Hydration and Hydrow

Kelly Johnson
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Staying hydrated is incredibly important to achieving your fitness goals and reaching your full potential with Hydrow. Read on to learn a little bit more about why hydration is so key to whole health. 

Did you know your muscle tissue is made of 75% water? That’s why it is so important to stay hydrated, whether you’re a pro athlete or an everyday exerciser -- and with your Hydrow rowing machine working out 86% of those muscles, it’s even more so. 

Water regulates body temperature, lubricates joints, protects vital organs, aids digestion, flushes waste, assists in transporting nutrients that give you energy, and helps your heart pump blood to your muscles. According to the American Heart Association, when you have less fluid in your body your heart has to work even harder to pump blood, which means your cardiovascular system might be in overdrive. If your heart is pounding way too much after a low to medium intensity workout, it could be a sign of dehydration.   

Other signs of dehydration include tiredness, fatigue, muscle cramps, loss of coordination, dry mouth, dizziness, and inability to regulate body temperature efficiently which could lead to heat exhaustion, heatstroke, and other complications. If you’re experiencing rapid heartbeat or any of these symptoms, you should contact your emergency healthcare provider immediately as it could be something serious. Even a small amount of dehydration can put a damper on your overall athletic performance -- and for you battle paddlers, that could make the difference of being top of the leaderboard or sinking in the standings. 

Depending on the intensity, you can lose more than a quart of water in just one hour of exercise. Good hydration is all about getting the right amount of water before and after your fitness routine. And, depending on the length of your workout, you may need to drink up in between, too. The right amount can depend on a number of factors and isn’t an exact science (because everyone is different), but for a good rule of thumb, the Food and Nutrition Board, recommends the following daily baseline: 

-- Women: 2.7 liters (91 oz)  -- Men: 3.7 liters (125 oz)  -- 80% of hydration through beverages (water, juice, soda, smoothies, tea, lemonade, etc.) and 20% food (fruit, vegetables, soup, etc.)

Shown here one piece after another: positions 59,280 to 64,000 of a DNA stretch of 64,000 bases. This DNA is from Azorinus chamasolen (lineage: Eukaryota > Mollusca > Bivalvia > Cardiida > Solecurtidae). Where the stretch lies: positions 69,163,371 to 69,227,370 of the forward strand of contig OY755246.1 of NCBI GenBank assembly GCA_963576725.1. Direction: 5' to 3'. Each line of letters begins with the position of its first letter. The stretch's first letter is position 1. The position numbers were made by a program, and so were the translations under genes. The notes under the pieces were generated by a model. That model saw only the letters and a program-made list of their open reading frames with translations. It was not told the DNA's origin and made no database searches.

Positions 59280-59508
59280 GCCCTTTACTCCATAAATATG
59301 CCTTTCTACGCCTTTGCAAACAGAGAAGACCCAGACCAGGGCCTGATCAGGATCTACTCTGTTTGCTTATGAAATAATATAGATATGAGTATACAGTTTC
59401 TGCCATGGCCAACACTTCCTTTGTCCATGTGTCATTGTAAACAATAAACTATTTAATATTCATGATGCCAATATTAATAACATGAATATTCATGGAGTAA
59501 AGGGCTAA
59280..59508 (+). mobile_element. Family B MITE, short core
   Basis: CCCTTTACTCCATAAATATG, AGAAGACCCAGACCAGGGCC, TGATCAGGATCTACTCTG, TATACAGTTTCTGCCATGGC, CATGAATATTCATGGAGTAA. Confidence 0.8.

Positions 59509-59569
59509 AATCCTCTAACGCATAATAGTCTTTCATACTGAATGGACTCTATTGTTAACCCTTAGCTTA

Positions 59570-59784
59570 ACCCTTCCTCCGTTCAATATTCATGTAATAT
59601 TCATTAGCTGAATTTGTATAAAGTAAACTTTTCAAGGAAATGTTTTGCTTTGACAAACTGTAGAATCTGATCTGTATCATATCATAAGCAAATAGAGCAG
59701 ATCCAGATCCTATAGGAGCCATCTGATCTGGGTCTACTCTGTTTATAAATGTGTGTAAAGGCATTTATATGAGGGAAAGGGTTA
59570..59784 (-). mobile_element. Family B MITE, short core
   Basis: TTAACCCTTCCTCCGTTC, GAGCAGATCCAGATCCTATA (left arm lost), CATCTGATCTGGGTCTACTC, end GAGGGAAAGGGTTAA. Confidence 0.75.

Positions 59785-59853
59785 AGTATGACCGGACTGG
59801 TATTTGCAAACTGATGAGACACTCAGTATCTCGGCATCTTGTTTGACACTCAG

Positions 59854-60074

Active individuals require even more water daily, especially if working out in the heat. For a baseline around that, the American Council on Exercise has suggested these hydration guidelines:

-- 17-20 ounces of water 2-3 hours before exercise -- 8 ounces 20-30 minutes immediately prior to exercise, or during warm-up -- 7-10 ounces every 10-20 minutes during exercise -- 8 ounces no more than 30 minutes after exercise -- 16-24 ounces for every pound of body weight lost after exercise

Body weight lost after exercise? Yep, that’s right. If you want to know exactly how much fluid you need, you can weigh yourself before and after exercise to see how much you’ve lost. For every pound of perspiration, that’s a pint (16- 24 ounces) you’ll need to put back in. Not sweating during a hard workout? That’s a tell-tale sign that you’re dehydrated to a serious level. Drink up! 

When it comes to hydration, water is best for most people -- but if that’s not your thing and you have to fill up with flavor, try to avoid options high in sugar, caffeine and alcohol. If you feel thirsty, that means you’re probably already dehydrated (in fact, dehydration kicks in when your body’s levels are only 2% lower than normal). Sports drinks are most effective when used after high-intensity exercise over 45-minutes as they’ll help replace electrolytes, potassium and sodium levels. Ever notice those white, salty-looking sweat rings after an extra hard row? That’s your body losing sodium, which it needs to prevent hyponatremia (water intoxication). That brings us to our next topic: Yes, you can drink too much water. 

It’s super rare, but hyponatremia is a serious medical condition caused by over hydrating. It’s mainly experienced by endurance athletes and marathoners who are drinking a lot of water but not replenishing electrolytes. When this happens blood becomes too diluted, causing a severe drop in sodium. If it is a mild case, you may not even know it but in severe situations symptoms can ironically mimic dehydration and include nausea, confusion, irritability and even death if not treated immediately. It’s no joke. If you think you’re experiencing signs of water intoxication, call 9-1-1 immediately. 

Ultimately, water is the root of all life. You can go without food longer than you can go without water. It is the most important thing for all living things -- even more so when pushing your body to its full potential through exercise, and especially rowing on your Hydrow. Even low impact workouts like our On the Mat series, are better when you’re hydrated. Whole-body health starts with a sip -- and it is the reason why a water bottle is our first gift when you reach the 100,000-meter milestone. So fill up, take a swig, and start absorbing those important ounces.

Cheers!